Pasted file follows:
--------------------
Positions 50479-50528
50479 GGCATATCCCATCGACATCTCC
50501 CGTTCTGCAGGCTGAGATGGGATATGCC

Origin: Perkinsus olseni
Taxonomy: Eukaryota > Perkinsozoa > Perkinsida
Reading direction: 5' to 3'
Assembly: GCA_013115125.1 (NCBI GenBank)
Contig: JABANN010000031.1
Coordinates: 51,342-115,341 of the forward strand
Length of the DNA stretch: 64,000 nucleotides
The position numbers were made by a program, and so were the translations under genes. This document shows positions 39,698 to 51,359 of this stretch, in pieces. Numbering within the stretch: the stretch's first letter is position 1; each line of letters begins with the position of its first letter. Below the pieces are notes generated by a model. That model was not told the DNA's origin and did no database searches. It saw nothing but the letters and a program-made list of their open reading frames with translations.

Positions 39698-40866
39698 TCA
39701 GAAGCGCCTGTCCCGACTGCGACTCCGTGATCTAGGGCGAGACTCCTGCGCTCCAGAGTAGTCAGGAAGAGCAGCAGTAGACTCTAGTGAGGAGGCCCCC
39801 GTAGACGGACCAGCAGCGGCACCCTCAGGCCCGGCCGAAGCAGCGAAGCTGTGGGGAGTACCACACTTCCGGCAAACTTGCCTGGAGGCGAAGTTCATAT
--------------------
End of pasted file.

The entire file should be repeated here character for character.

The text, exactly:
Positions 50479-50528
50479 GGCATATCCCATCGACATCTCC
50501 CGTTCTGCAGGCTGAGATGGGATATGCC

Origin: Perkinsus olseni
Taxonomy: Eukaryota > Perkinsozoa > Perkinsida
Reading direction: 5' to 3'
Assembly: GCA_013115125.1 (NCBI GenBank)
Contig: JABANN010000031.1
Coordinates: 51,342-115,341 of the forward strand
Length of the DNA stretch: 64,000 nucleotides
The position numbers were made by a program, and so were the translations under genes. This document shows positions 39,698 to 51,359 of this stretch, in pieces. Numbering within the stretch: the stretch's first letter is position 1; each line of letters begins with the position of its first letter. Below the pieces are notes generated by a model. That model was not told the DNA's origin and did no database searches. It saw nothing but the letters and a program-made list of their open reading frames with translations.

Positions 39698-40866
39698 TCA
39701 GAAGCGCCTGTCCCGACTGCGACTCCGTGATCTAGGGCGAGACTCCTGCGCTCCAGAGTAGTCAGGAAGAGCAGCAGTAGACTCTAGTGAGGAGGCCCCC
39801 GTAGACGGACCAGCAGCGGCACCCTCAGGCCCGGCCGAAGCAGCGAAGCTGTGGGGAGTACCACACTTCCGGCAAACTTGCCTGGAGGCGAAGTTCATAT